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How Many Words Fit In A 30 Second Voice Over?

We often get asked ‘how many words fit in a 30 second voice over?’

It’s a good question, as a script for a voice over with too many words in it will sound rushed, leave no room for the read to ‘breathe’ and make it difficult for the listener or viewer to take in (and act on) the information.

Granted, the pace of a read has a direct relationship as to how many words will comfortably fit in a script. But unfortunately more often than not it’s the wordcount of a script and not the direction to a voice over talent that sets the pace of that voice over read. If a script has too many words, the audio producer may have to remove spaces between them and time compress (or ‘squash’) the voice, giving it an unnatural sound.

From experience, here’s a guide as to the optimum word count for a script, based on 3 different directives to the voice talent. Following this guide will help a voice over talent deliver a high quality read and put light and shade into their performance. Of course these are not exact figures, and a 10% allowance either way is a good rule of thumb.

For a soft sell, emotive and warm voiceover delivery:

  • 60 seconds: approx 120 words
  • 30 seconds: approx 60 words
  • 15 seconds: approx 30 words

For a medium-pace bright voiceover:

  • 60 seconds: approx 150 words
  • 30 seconds: approx 75 words
  • 15 seconds: approx 36 words

For hard sell, fast voiceovers:

  • 60 seconds: approx 170 words
  • 30 seconds: approx 85 words
  • 15 seconds: approx 42 words
Ali, part of the Abes Audio customer service team, checking a script duration

Here are some things to consider when you’re timing a script.

  • Before you send the script for audio production, reading it out aloud while you run a stopwatch is the most accurate method for checking its duration. Reading it to yourself under your breath can give a false sense of how long it actually will run when read by a professional voice over talent as we all tend to read much faster when we’re not verbalizing the words.

    As silly as you might feel sitting at your desk and reading a TV or radio commercial out loud, it’s hands-down the best way to get an accurate feel for the pace and style of what the final voice over might sound like. It will also help you get an idea of which points a voice talent needs to hit, so when you’re directing them (either live in a session or simply with written directions) you’ll have a clear idea of the important words to tell them to emphasise and ‘lean into.’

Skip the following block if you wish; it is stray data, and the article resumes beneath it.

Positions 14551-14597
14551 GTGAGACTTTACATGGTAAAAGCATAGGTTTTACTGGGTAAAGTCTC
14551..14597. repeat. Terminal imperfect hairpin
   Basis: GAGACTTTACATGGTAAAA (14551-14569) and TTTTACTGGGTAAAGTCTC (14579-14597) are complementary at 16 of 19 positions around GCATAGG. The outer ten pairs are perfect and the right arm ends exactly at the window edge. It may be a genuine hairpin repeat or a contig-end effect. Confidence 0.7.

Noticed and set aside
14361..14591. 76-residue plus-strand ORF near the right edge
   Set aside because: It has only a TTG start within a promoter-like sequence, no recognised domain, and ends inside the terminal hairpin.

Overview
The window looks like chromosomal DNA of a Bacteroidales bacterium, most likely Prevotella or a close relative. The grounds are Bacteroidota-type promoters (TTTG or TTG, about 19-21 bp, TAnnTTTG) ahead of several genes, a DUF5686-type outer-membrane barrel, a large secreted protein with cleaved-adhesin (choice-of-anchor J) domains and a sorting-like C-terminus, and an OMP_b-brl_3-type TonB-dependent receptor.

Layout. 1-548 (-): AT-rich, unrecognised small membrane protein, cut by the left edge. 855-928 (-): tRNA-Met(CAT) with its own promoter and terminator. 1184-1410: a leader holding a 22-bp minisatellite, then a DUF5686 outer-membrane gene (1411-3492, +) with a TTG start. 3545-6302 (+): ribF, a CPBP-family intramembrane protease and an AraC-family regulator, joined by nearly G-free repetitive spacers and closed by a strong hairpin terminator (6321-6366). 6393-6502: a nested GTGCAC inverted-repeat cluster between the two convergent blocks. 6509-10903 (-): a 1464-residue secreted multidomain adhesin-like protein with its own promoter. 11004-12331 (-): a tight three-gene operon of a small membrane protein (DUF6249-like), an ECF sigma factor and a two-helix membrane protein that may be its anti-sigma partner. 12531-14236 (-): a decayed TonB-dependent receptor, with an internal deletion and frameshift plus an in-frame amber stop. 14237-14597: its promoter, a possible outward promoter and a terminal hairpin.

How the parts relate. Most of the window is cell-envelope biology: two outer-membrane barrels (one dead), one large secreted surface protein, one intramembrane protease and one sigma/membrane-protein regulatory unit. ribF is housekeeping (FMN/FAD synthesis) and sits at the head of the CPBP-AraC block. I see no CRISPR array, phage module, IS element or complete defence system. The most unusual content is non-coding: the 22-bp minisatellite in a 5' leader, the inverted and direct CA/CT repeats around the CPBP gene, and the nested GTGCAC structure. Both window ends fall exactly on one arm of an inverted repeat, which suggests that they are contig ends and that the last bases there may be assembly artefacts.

• Each digit in a phone number should be counted as a word; for example the phone number 6424 2466 will add eight words to the word count of a script. But before you include a phone number in a script, particularly in a radio or television commercial, consider if there is a better point of contact that could be more easily remembered. Phone numbers aren’t usually very easy to recall, where as a website or simple instruction to ‘Google the business name’ (making sure they actually rank first in Google’s search terms for their name) may be better.

  • Website addresses are similar - although they may look like one word, they may actually equate to three or four (or more.) Also, make sure you remove the www from any website addresses. A website should load without this being typed and it will save valuable time (and verbal clutter) if you can eliminate it. That’s three words saved right away!

At Abes Audio we’re always happy to help or provide a second opinion on whether your script will fit to a required duration. Please talk to our team if we can assist you.

Abe Udy

Abe is the founder of Abe's Audio and started the business in 1998 from his bedroom with an old computer, fax machine, dial-up internet, and a microphone in his wardrobe. Today, he leads a team that provides audio production and voice overs to media, agency, eLearning, video & creative clients around Australia and beyond.

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